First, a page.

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View other events for the week of 11/28/2003
Bayview Hunter\'s Pt. Community Mtg w Matt Gonzalez, esp Shipyard Gentrification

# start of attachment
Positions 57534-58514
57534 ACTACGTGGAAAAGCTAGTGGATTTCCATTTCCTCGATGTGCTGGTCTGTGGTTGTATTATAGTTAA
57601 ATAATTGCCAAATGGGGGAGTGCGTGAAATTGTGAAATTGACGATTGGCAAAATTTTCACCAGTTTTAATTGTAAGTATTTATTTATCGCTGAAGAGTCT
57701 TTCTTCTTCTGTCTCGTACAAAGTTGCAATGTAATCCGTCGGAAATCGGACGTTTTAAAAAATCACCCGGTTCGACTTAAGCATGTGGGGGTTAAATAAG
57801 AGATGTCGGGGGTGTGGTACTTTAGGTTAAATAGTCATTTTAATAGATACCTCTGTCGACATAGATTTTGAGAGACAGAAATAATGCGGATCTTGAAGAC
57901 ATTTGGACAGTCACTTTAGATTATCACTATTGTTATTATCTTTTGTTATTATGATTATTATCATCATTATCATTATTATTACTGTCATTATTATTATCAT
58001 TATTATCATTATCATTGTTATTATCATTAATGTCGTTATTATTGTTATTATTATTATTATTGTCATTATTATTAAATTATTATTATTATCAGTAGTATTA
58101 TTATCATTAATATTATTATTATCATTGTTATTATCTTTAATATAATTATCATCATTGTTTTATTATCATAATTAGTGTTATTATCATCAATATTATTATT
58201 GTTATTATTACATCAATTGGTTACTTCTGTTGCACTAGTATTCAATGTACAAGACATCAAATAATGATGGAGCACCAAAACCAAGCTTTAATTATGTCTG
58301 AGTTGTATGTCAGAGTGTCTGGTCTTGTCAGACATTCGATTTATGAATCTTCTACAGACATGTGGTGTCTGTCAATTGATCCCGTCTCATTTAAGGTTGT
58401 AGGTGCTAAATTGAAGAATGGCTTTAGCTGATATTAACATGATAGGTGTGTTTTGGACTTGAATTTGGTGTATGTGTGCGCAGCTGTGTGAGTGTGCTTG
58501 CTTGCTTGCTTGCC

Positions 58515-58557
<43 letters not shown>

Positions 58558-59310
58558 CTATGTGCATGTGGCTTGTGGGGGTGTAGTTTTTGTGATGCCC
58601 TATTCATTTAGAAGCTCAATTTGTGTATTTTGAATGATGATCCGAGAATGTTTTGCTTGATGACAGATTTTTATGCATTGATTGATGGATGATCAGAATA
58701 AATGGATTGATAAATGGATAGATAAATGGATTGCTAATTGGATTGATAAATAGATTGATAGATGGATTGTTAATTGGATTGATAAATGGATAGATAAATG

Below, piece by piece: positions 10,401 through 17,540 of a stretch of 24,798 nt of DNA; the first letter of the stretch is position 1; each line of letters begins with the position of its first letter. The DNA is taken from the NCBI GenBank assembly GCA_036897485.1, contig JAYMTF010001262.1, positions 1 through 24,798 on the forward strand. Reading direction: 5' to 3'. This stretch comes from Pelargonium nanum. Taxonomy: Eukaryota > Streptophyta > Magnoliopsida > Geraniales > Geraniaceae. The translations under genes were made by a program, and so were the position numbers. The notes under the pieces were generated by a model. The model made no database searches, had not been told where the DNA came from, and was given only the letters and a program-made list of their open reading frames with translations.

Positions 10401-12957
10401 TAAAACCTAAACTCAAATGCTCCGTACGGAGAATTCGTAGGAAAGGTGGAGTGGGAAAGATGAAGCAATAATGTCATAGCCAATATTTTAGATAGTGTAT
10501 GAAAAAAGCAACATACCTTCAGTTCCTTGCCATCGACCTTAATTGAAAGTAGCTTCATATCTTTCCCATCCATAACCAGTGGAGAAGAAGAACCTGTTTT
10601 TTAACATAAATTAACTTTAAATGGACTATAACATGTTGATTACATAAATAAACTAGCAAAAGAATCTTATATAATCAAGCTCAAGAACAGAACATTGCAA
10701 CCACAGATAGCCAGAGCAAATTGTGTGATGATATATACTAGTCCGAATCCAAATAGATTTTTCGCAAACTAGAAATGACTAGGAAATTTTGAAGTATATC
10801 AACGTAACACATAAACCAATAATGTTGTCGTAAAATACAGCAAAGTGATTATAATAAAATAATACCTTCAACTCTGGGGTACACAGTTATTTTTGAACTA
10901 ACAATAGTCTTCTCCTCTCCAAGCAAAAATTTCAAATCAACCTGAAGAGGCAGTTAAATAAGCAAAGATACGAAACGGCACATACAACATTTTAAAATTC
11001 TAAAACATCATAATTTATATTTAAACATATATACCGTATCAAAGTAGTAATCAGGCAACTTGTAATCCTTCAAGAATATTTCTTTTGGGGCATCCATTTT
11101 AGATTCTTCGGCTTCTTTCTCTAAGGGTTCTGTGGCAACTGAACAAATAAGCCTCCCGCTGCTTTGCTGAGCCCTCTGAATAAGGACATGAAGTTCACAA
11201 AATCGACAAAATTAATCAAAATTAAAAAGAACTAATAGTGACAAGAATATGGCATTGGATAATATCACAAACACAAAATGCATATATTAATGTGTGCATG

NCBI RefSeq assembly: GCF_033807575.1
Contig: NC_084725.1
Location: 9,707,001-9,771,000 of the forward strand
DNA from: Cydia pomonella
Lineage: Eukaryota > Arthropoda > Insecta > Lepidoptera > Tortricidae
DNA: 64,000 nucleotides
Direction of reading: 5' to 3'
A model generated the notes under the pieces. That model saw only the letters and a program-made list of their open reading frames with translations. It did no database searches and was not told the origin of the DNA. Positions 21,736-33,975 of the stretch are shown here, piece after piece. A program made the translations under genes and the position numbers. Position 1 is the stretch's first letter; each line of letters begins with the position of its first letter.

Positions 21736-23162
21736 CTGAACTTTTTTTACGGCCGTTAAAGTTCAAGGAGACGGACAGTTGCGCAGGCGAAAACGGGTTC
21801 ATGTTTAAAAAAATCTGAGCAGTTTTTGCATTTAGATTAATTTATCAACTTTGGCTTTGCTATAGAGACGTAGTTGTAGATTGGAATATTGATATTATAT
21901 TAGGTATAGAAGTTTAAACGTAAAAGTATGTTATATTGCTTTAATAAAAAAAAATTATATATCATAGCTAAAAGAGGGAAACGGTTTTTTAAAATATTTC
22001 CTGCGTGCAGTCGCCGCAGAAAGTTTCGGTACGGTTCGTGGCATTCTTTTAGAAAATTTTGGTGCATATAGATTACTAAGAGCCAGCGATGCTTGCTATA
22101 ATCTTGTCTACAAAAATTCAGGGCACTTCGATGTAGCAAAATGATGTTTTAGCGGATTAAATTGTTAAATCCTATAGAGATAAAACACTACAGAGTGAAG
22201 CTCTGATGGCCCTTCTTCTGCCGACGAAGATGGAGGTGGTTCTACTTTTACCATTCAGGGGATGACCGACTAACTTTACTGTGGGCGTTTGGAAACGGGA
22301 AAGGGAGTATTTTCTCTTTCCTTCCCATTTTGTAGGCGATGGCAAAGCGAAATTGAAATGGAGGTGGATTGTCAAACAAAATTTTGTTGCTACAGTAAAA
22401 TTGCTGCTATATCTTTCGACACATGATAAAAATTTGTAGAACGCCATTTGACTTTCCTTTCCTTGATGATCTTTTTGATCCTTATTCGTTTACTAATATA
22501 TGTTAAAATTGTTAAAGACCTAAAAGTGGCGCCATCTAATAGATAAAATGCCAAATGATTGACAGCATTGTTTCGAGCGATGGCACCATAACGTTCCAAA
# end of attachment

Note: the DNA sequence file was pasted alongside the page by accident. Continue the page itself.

Date Friday November 28
Time 6:00 PM - 8:00 PM
Location Details
Hunter\'s Point Rally at Milton Myer\'s Auditorium, 195 Kiska Ave. Hunter\'s Point 
Event Type Meeting
Organizer/Author